Opinion: Remind state lawmakers we don’t need more taxes
In the decade since the Great Recession, Washington has enjoyed extraordinary prosperity. The state budget clearly reflects that surge. Spending grew 44 percent in a decade, fueled by record-setting growth in tax collections. It continues, even now, in this era of heightened global uncertainty.
The latest state forecast estimates revenues will grow nearly 10 percent from the current biennium through 2019-2021, reaching $50.6 billion. That means lawmakers will have $5.6 billion more in revenues in the next two-year budget than in the one they wrote one year ago.
We’ve seen these boom times before. In the years ahead of the last recession, legislators rapidly ramped up spending, increasing it by almost 18 percent during the 2005-07 biennium and another 12 percent in 2007-09. When the recession hit, they had to cut more than $3 billion from state programs and raise taxes by $774 million just to balance the budget. The roller coaster of boom-bust budgeting made a bad situation worse.
There’s reason to believe we’re again near the top of the roller coaster. Many economists and business leaders expect the economy to dip into recession in the next two years. Even with the relative strength of Washington’s private sector, our state will not be held harmless when the next downturn comes. Even a mild slowdown can affect state revenues. It’s time to pause, protect the commitments lawmakers have made, and prepare for the future.
Based on the recent revenue forecast, state lawmakers have enough money to deliver a balanced budget without new taxes.
They can fund everything to which they had committed previously — including a historically large increase in K-12 spending — as well as salary bumps for public employees and the new consolidated school employee health care program. Available resources in the next biennium, including the predicted revenue growth, will cover those obligations and still provide for healthy reserves as a hedge against the inevitable downturn.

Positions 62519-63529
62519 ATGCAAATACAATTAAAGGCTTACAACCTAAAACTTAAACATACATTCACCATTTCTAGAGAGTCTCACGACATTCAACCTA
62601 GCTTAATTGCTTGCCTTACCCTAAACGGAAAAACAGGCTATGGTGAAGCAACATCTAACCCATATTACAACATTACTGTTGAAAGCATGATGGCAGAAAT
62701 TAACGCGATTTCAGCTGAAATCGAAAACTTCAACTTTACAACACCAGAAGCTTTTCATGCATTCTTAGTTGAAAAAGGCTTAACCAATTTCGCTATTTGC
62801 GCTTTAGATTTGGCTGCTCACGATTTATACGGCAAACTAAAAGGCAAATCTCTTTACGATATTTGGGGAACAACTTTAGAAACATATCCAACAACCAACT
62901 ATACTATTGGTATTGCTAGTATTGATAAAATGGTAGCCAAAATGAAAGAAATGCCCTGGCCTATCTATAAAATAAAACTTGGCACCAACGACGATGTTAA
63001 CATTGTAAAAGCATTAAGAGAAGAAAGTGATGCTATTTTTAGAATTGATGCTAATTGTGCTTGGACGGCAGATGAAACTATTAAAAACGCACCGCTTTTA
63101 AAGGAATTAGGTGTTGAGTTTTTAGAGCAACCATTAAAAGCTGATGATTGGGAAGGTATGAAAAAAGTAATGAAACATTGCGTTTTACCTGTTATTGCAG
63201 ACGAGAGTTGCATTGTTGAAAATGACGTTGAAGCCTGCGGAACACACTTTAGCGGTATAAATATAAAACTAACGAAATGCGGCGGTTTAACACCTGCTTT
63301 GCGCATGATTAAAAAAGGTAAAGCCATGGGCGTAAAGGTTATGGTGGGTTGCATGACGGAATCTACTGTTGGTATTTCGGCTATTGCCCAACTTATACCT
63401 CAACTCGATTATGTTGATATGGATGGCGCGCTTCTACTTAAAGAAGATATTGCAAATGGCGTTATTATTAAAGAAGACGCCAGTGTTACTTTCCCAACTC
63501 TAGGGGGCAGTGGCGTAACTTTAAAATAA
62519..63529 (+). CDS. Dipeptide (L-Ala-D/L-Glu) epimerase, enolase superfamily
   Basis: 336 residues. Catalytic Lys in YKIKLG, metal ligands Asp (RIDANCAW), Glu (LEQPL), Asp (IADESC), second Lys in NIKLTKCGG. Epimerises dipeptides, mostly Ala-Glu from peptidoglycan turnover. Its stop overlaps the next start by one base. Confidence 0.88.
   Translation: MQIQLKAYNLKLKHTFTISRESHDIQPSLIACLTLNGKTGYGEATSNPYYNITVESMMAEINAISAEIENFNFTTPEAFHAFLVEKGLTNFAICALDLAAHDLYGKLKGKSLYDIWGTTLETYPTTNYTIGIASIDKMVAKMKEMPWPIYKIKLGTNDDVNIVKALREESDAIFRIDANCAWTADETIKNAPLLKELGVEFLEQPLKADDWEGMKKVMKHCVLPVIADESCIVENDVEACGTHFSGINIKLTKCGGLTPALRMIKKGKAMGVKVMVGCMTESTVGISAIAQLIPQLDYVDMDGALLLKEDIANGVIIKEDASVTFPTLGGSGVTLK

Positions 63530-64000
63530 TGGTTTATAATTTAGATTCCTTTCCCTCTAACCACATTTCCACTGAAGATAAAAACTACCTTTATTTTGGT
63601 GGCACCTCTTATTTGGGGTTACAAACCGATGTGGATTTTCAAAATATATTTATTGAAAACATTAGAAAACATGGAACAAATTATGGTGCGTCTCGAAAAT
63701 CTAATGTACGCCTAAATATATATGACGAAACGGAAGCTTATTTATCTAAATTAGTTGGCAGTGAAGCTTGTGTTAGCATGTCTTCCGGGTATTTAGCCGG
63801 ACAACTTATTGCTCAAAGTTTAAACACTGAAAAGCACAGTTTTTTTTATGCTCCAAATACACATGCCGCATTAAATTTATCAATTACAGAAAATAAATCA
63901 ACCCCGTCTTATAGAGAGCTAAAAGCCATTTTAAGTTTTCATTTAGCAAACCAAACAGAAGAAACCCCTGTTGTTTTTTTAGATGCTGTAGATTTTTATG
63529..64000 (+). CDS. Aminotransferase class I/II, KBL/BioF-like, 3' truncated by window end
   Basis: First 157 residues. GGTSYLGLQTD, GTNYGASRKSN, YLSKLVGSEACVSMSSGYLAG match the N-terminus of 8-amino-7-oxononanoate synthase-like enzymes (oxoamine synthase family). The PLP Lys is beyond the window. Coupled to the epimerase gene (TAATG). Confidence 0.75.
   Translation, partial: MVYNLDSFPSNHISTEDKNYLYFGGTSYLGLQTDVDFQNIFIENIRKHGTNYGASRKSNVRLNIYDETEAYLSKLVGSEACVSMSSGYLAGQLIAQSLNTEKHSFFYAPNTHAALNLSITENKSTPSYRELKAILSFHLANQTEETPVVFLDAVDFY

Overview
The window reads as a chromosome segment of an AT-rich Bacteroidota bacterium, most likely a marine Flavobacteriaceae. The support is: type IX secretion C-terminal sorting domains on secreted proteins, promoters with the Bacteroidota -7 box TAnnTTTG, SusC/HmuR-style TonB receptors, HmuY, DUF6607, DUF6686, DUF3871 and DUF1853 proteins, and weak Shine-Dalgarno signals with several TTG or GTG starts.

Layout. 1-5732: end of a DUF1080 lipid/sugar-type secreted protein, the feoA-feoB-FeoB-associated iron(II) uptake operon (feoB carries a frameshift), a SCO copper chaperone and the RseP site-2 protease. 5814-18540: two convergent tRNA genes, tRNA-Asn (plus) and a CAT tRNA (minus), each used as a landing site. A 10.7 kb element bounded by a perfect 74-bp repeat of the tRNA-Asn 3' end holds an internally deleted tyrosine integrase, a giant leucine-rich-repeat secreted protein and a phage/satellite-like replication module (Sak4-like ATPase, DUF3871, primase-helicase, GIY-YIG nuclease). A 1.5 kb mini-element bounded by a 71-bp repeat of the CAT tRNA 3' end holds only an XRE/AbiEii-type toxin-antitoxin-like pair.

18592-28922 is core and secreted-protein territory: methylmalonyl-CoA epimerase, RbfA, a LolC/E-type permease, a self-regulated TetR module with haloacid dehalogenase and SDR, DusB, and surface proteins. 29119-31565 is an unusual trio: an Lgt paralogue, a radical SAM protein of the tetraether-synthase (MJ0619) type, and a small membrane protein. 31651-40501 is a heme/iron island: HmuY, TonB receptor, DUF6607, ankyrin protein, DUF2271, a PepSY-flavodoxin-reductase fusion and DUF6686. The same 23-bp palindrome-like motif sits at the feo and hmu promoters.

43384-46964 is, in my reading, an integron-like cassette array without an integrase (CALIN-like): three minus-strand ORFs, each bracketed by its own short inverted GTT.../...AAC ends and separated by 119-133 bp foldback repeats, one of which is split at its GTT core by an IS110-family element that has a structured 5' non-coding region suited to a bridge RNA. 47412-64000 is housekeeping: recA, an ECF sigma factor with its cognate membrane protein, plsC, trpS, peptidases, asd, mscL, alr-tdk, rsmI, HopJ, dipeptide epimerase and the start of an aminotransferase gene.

But the appetite for more spending, and more taxes, is bigger than that in some circles. The House passed a $52.9 billion budget for 2019-21, which represents an 18.5 percent increase in state spending. (The largest percentage increase in 25 years.) The Senate passed a $52.2 billion budget, which represents a spending increase of 16.8 percent.
These proposals come with new or expanded taxes, something that most voters don’t support. A recent statewide public survey commissioned by the Association of Washington Business found that most Washingtonians believe the Legislature should be able to write a budget without imposing new taxes. When informed about the growth in the state budget, two-thirds of respondents said they don’t support new and higher taxes.
Sustainable budgeting is about more than just balancing revenues and expenditures.
It also means taking steps to sustain and nurture a growing economy, encouraging job creation, investment and risk-taking. Washington businesses have led the state’s economic expansion, despite facing a challenging tax policy environment. State and local business taxes per employee here are the 7th highest in the nation.
Increasing the cost of doing business — as these tax proposals would do —puts the revenue stream currently flowing from businesses large and small at risk, adding to the budget challenges lawmakers will face when the economy cools.
Negotiating a budget that funds services most needed and beneficial for the entire state is no small task. In recent years lawmakers successfully met the state Supreme Court’s McCleary mandate to fully fund basic education, a remarkable bipartisan accomplishment. A strong economy helped. But so did rigorous attention to fiscal restraint and priority-setting. That discipline is again required.
Lawmakers must ask: Is a historic spending increase —on the heels of 14 and 17 percent increases in the last two state budgets — wise or sustainable?
After careful consideration, the answer is “no.”
Let’s not overplay our hand. It’s time to tap the brakes on spending growth and prepare for the future.
Kris Johnson is president of the Association of Washington Business, the state’s chamber of commerce and manufacturers association.